The show must go on.
The latest theatrical morsel from Stage Door Productions, Oscar Wilde’s iconic comedy “The Importance of Being Earnest,” was slated to debut the first weekend of April. Flash forward two months to present day here in the heart of a global pandemic: The show has been meticulously crafted into a virtual, watch-from-home experience.
Stage Door’s digital rendition of “The Importance of Being Earnest” is available for purchase on Friday and is accessible through this weekend via a special YouTube link. The show will also be available for purchase on June 12 and accessible via a dedicated link through that weekend as well.
“We believe in providing theater for everyone and, with everyone on lockdown, we really had to think about how we could deliver on just that,” said Amy Beach, artistic director of Stage Door Productions. “We’ve seen many professional organizations make it work. And, we decided that instead of cancelling a production that so many people have put in hard work for, we would make it happen.”
As opposed to sharing a stage in a singular space, the cast of “The Importance of Being Earnest” each recorded their individual parts from their homes. Leading up to the recording date, according to director Karin Musa, the cast and crew assembled rehearsals via Discord and Zoom.
They were ultimately mailed costumes and thumb drives with digital backgrounds to incorporate as they each recorded their lines. As for the editing and compiling of the various individual recordings, Musa credits her stage manager, Javen Cousino, with making the magic happen.
“Sure, it was a little bit weird at first ... we’re all people used to being onstage and then we’re all suddenly trying to interact in this new way,” said Musa, who is directing her first show with Stage Door Productions. “But it’s been really amazing to have everyone be patient and ultimately see this come together.”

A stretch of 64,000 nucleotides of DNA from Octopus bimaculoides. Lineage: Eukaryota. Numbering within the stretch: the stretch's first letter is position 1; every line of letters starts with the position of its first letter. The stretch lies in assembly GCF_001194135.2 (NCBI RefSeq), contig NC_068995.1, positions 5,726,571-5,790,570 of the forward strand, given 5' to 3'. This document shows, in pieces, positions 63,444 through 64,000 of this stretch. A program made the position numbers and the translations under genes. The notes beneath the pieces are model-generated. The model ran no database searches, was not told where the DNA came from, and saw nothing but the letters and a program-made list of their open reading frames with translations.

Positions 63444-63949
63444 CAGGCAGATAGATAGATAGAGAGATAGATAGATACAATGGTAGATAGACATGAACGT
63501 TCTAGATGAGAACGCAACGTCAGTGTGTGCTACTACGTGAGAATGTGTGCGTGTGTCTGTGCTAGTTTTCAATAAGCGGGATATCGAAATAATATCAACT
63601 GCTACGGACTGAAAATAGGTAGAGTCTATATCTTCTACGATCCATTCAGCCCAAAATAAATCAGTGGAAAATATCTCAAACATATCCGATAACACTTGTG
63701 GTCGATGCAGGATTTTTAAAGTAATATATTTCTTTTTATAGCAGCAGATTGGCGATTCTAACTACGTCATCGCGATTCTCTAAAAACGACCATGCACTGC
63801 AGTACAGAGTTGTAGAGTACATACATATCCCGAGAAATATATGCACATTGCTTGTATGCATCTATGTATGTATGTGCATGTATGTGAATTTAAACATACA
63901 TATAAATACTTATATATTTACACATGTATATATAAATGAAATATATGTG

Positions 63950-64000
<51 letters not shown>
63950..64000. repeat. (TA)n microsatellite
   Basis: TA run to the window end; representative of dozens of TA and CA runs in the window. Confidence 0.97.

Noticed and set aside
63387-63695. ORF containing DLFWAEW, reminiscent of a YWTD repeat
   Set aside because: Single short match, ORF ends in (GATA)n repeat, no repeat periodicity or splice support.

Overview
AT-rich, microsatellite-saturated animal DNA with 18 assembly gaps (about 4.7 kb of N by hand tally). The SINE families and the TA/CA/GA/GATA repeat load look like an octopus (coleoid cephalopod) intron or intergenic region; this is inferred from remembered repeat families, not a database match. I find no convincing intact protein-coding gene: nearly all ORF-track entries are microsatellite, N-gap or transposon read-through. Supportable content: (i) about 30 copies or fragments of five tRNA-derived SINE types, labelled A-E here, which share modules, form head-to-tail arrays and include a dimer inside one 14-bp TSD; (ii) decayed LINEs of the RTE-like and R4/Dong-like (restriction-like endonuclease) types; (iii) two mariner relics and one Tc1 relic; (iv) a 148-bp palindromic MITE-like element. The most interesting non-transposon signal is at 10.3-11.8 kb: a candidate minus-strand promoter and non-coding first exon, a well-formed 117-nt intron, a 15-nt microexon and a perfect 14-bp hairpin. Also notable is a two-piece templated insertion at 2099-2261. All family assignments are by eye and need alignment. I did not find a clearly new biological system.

The end result is a well-edited theatrical production, zoomed in on the well-dressed individuals as they deliver their generally LOL-worthy lines, amid backdrops of gardens, early-Edwardian landscapes and more.
Cole Smyth (who plays Jack Worthing) and Taylor Hall (playing Algernon) lead the cast of seven through the comedic and romantic journey that results in two quirky and happy couples.
As for what lies ahead for Stage Door Productions in its own journey—and surely several other businesses throughout the broader region—things are generally uncertain and are at the will of the regulations and powers that be. Needless to say, this has been quite the chapter of the organization’s 20-plus years of shows, camps and educational programming in the Fredericksburg area.
Until normalcy truly returns, Beach encourages folks to support Stage Door’s mission by making a donation via stagedoorproductions.org or simply buying a ticket to its virtual performance.
And, as for the actors being able to perform onstage again one day, Musa, and surely so many more, simply can’t wait either.
“We all really miss being with each other and having that personal interaction,” said Musa. “It’s certainly been different doing things this way and we’re all really excited, and almost impatient, to return.”
Jesse Scott is a freelance writer and Fredericksburg native.